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Are Twitter Followers Better than Facebook Likes?

Social media marketers have long recognized (in social networking terms) that social friends and followers are more inclined to recommend and purchase from brands they are fans of. But with the premise that social networking sites are the place to be, we now consider which of the top sites are most effective for turning a fan or follower into a customer.

Customer Loyalty on Facebook vs. Twitter

A recent eMarketer study compared the influence of customer loyalty between Facebook and Twitter. The study was based on a series of previous findings about motivations for “liking” or “following” a brand, as well as different patterns of engagement, and reports the social media benefits of Twitter to produce a more profitable ROI.

With the appeal of staying up to date and in the know about all the latest happenings of a brand, Twitter attracts an audience much more receptive to marketing messages than with Facebook. The study reported that 37% of participants were more likely to purchase from a brand after following them on Twitter. Only 17% agreed that “liking” a brand on Facebook would make them more likely to become a customer.

Similar numbers were reported when the study asked participants about the likeliness of recommending a brand after following them on Twitter or Facebook.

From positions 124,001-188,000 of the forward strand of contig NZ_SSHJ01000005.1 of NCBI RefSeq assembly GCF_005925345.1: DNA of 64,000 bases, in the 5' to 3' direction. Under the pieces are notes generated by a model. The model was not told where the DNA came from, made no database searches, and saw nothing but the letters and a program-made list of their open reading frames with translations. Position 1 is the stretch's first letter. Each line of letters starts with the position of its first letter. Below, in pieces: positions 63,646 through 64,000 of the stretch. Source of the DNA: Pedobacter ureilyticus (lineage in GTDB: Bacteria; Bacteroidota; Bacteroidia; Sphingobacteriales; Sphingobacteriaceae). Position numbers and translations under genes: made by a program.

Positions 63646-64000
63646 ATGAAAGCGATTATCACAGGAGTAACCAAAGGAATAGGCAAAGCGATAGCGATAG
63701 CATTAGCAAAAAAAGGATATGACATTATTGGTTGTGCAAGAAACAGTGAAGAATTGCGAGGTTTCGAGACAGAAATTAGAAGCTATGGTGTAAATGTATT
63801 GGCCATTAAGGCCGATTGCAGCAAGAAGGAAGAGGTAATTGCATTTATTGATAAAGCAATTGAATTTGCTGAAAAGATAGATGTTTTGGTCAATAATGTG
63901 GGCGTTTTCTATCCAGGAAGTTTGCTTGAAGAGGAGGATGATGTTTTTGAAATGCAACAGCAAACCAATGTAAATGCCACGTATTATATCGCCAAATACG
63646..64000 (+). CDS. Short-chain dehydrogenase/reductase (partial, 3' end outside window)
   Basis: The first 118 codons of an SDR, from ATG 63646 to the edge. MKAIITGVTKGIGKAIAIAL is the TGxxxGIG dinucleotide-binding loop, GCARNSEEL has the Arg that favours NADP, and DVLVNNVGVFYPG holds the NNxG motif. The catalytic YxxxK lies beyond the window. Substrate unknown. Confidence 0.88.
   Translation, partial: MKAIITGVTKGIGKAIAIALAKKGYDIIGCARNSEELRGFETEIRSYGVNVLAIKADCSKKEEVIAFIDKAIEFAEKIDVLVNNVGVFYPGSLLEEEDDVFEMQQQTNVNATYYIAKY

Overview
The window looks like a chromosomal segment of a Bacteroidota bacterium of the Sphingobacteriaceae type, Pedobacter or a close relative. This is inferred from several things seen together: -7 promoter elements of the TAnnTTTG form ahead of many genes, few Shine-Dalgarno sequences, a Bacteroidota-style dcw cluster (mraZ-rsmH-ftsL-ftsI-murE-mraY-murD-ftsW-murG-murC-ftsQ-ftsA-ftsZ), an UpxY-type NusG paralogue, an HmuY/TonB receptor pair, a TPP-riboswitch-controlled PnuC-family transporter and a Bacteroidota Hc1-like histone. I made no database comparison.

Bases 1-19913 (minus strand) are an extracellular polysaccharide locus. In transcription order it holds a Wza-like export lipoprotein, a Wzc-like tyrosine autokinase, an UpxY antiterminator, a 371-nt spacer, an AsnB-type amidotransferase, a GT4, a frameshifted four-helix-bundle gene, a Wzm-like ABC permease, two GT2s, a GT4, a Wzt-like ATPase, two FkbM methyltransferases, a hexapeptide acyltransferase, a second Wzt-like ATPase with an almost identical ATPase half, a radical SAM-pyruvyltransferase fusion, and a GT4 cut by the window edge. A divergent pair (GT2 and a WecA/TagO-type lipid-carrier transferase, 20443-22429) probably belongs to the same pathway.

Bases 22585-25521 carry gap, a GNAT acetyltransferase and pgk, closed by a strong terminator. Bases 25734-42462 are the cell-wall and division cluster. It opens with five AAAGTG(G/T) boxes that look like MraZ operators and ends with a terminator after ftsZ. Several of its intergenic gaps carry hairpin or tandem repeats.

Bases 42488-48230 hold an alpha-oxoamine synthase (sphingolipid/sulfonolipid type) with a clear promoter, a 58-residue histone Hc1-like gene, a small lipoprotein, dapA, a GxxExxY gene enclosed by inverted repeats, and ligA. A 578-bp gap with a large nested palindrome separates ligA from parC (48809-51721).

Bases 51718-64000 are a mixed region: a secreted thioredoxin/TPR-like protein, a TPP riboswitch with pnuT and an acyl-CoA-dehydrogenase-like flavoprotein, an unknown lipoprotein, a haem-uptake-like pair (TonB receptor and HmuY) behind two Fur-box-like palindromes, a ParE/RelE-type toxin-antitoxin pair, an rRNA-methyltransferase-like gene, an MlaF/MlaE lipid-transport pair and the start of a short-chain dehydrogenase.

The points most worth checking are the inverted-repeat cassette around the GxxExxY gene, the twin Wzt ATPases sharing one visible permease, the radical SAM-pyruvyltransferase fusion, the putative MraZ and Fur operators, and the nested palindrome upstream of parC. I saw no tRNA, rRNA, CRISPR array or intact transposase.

Though there are various assumptions as to why this is, it seems clear that Facebook is not ideal for consumers wanting up to date information. This is partly because of Facebook’s default homepage only displaying messages they determine most relevant to the user.  By not showing users every post from the their network, consumers actually interested in knowing more about the brand and potentially making a purchase from the brand turn to Twitter.

While both build an authoritative online presence for the brand, Twitter followers more receptive to marketing messages tend to be of higher quality (from a marketing perspective) than the less-likely-to-buy Facebook “fans.”  By no means does this suggest that Facebook is unworthy of your social marketing attention. This study just brings to question whether or not you are utilizing Twitter as an integral part of your social media strategy. And if you’re not, as indicated by the eMarketer study, you are cutting you brand’s online success short.

While both Facebook and Twitter are incredibly important platforms for delivering marketing information, it is simply vital that you understand the value of quality versus quantity (and vice-versa) in the game of social media marketing.

Do you buy it? Are Twitter followers actually better than Facebook fans? What do you think? Add a comment below!

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